As per the bill, no person who has a place of business in India but has data using equipment located in India, shall collect or processor use or disclose any data relating to individual to any person without consent of such individual.

The bill mandates the establishment of a Data Protection Authority of India, whose function is to monitor development in data processing and computer technology; to examine law and to evaluate its effect on data protection and to give recommendations and to receive representations from members of the public on any matter generally affecting data protection.


Justice K. S. Puttaswamy (Retd.) and Anr. vs Union Of India is a landmark case and the judgment was given by the Hon’ble Supreme Court of India. The judgment given in the case by the Bench gave a new perspective to the Right to Privacy of the citizens. It was held that the Right to Privacy is a Fundamental Right under Articles 14, 19 and 21 of the Indian Constitution.

The Hon’ble Court upheld the Aadhaar Act and stuck down the provision of the Act which was unconstitutional. It was held by the Court that the Right to Privacy of the citizens has to be protected as an intrinsic part of the right to life and personal liberty under Article 21 and as a part of the freedoms guaranteed by Part III of the Constitution. The Court explicitly overruled the previous landmark judgments of the Supreme Court Kharak Singh vs State of UP and M.P Sharma vs Satish Chandra in which it was held that Right to Privacy is not a Fundamental Right of the citizens under the Indian Constitution.

In Govind v. State of Madhya Pradesh , Mathew, J. accepted the right to privacy as an emanation from Art. 19(a), (d) and 21, but right to privacy is not absolute right. “Assuming that the fundamental rights explicitly guaranteed to a citizen have penumbral zones and that the right to privacy is itself a fundamental right, the fundamental right must be subject to restriction on the basis of compelling public interest”. Surveillance by domiciliary visits need not always be an unreasonable encroachment on the privacy of a person owing to the character and antecedents of the person subjected to surveillance as also the objects and the limitation under which the surveillance is made. The right to privacy deals with ‘persons not places’.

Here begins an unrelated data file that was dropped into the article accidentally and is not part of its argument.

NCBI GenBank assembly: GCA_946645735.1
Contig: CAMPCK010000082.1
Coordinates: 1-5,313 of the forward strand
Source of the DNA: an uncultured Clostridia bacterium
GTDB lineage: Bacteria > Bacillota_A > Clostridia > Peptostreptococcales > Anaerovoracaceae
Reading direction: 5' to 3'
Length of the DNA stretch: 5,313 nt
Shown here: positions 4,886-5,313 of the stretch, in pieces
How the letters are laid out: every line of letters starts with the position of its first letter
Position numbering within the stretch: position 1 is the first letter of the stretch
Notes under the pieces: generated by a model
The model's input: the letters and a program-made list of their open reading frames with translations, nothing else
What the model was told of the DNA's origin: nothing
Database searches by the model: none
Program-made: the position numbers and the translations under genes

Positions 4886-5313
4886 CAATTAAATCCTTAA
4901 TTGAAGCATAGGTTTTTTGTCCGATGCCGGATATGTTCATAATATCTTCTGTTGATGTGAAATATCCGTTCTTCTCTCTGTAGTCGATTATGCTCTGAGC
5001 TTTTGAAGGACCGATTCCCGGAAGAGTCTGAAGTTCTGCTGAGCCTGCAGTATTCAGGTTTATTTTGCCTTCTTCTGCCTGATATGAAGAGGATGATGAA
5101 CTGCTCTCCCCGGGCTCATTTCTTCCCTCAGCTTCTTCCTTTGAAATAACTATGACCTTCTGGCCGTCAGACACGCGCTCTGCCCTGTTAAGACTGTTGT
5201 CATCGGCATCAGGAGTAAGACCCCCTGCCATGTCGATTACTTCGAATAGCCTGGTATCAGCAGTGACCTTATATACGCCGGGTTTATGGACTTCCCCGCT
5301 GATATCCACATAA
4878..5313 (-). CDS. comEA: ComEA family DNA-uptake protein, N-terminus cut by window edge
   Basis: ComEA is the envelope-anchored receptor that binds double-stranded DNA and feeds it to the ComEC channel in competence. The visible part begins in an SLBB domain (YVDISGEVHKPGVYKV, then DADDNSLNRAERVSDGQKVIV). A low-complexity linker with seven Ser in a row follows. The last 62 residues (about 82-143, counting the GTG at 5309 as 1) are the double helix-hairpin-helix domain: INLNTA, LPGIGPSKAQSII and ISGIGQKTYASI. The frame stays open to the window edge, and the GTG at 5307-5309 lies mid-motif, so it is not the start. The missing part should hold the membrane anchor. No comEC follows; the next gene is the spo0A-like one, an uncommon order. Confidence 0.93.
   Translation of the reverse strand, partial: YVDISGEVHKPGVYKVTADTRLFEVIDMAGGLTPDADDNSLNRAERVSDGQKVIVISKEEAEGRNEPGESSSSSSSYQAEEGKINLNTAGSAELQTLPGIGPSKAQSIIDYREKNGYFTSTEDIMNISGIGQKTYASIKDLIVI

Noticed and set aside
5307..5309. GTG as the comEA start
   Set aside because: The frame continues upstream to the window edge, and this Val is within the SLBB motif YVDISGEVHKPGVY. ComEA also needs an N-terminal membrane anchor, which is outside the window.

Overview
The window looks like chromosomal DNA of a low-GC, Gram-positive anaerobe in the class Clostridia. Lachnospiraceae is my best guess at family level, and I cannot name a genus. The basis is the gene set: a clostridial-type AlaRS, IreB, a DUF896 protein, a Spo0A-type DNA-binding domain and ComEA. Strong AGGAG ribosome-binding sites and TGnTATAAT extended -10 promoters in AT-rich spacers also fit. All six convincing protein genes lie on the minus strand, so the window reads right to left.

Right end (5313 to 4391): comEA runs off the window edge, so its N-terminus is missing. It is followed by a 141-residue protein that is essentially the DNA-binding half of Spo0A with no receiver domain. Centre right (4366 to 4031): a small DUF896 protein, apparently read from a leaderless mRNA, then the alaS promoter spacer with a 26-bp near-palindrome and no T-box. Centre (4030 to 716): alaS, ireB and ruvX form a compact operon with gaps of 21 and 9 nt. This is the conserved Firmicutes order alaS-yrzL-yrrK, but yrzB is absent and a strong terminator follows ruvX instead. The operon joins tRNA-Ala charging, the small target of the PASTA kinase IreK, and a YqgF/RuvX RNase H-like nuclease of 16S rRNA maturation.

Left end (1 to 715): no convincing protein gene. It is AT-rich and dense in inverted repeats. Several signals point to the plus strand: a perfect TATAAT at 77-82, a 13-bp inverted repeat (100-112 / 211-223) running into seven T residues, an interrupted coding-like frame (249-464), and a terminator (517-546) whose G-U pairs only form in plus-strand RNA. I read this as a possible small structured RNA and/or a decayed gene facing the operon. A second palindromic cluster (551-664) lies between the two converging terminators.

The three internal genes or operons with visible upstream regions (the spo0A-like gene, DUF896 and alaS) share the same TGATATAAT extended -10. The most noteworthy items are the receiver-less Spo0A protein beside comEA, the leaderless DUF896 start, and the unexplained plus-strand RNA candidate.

In Smt. Maneka Gandhi v. Union of India & Anr.,(1978) in this case SC 7 Judge Bench said ‘personal liberty’ in article 21 covers a variety of rights & some have status of fundamental rights and given additional protection u/a 19. Triple Test for any law interfering with personal liberty: (1) It must prescribe a procedure; (2) the procedure must withstand the test of one or more of the fundamental rights conferred u/a 19 which may be applicable in a given situation and (3) It must withstand test of Article 14. The law and procedure authorising interference with personal liberty and right of privacy must also be right just and fair and not arbitrary, fanciful or oppressive.

In Naz Foundation Case (2009) Delhi HC gave the landmark decision on consensual homosexuality. In this case S. 377 IPC and Articles 14, 19 & 21 were examined. Right to privacy held to protect a “private space in which man may become and remain himself”. It was said individuals need a place of sanctuary where they can be free from societal control- where individuals can drop the mask, desist for a while from projecting on the world the image they want to be accepted as themselves, an image that may reflect the values of their peers rather than the realities of their nature.

People’s Union for Civil Liberties v. Union of India. In this case Public Interest Litigation was filed protesting rampant instances of phone tapping of politician’s phones by CBI. The court ruled that ‘telephone conversation is an important facet of a man’s private life’. The right to hold a telephone conversation in the privacy of one’s home or office without interference can certainly be claimed as “right to privacy”. So, tapping of telephone is a serious invasion of privacy. This means that telephone tapping would infract Article 21 unless it is permitted under the procedure established by law. The procedure has to be “just, fair and reasonable”.

PUCL vs. Union of India

This case is considered as a landmark case as, after the delivery of the judgement of this case, the right to privacy was protected under Article 21 of the Constitution of India, 1949.

In this case, the Court held that the right to privacy falls within the ambit of right to life and personal liberty and is protected and guaranteed under Article 21 of the Constitution of India, 1949.


Right to privacy is an essential component of right to life and personal liberty under Article 21. Right of privacy may, apart from contract, also arise out of a particular specific relationship, which may be commercial, matrimonial or even political. Right to privacy is not an absolute right; it is subject to reasonable restrictions for prevention of crime, disorder or protection of health or morals or protection of rights and freedom of others. Where there is a conflict between two derived rights, the right which advances public morality and public interest prevails.

In today era privacy is very major issue along with data privacy it must be protected as while interpreting the article 21 this concept has risen now it must be solve quickly and our privacy should be secured.

Author: Kiran Mai,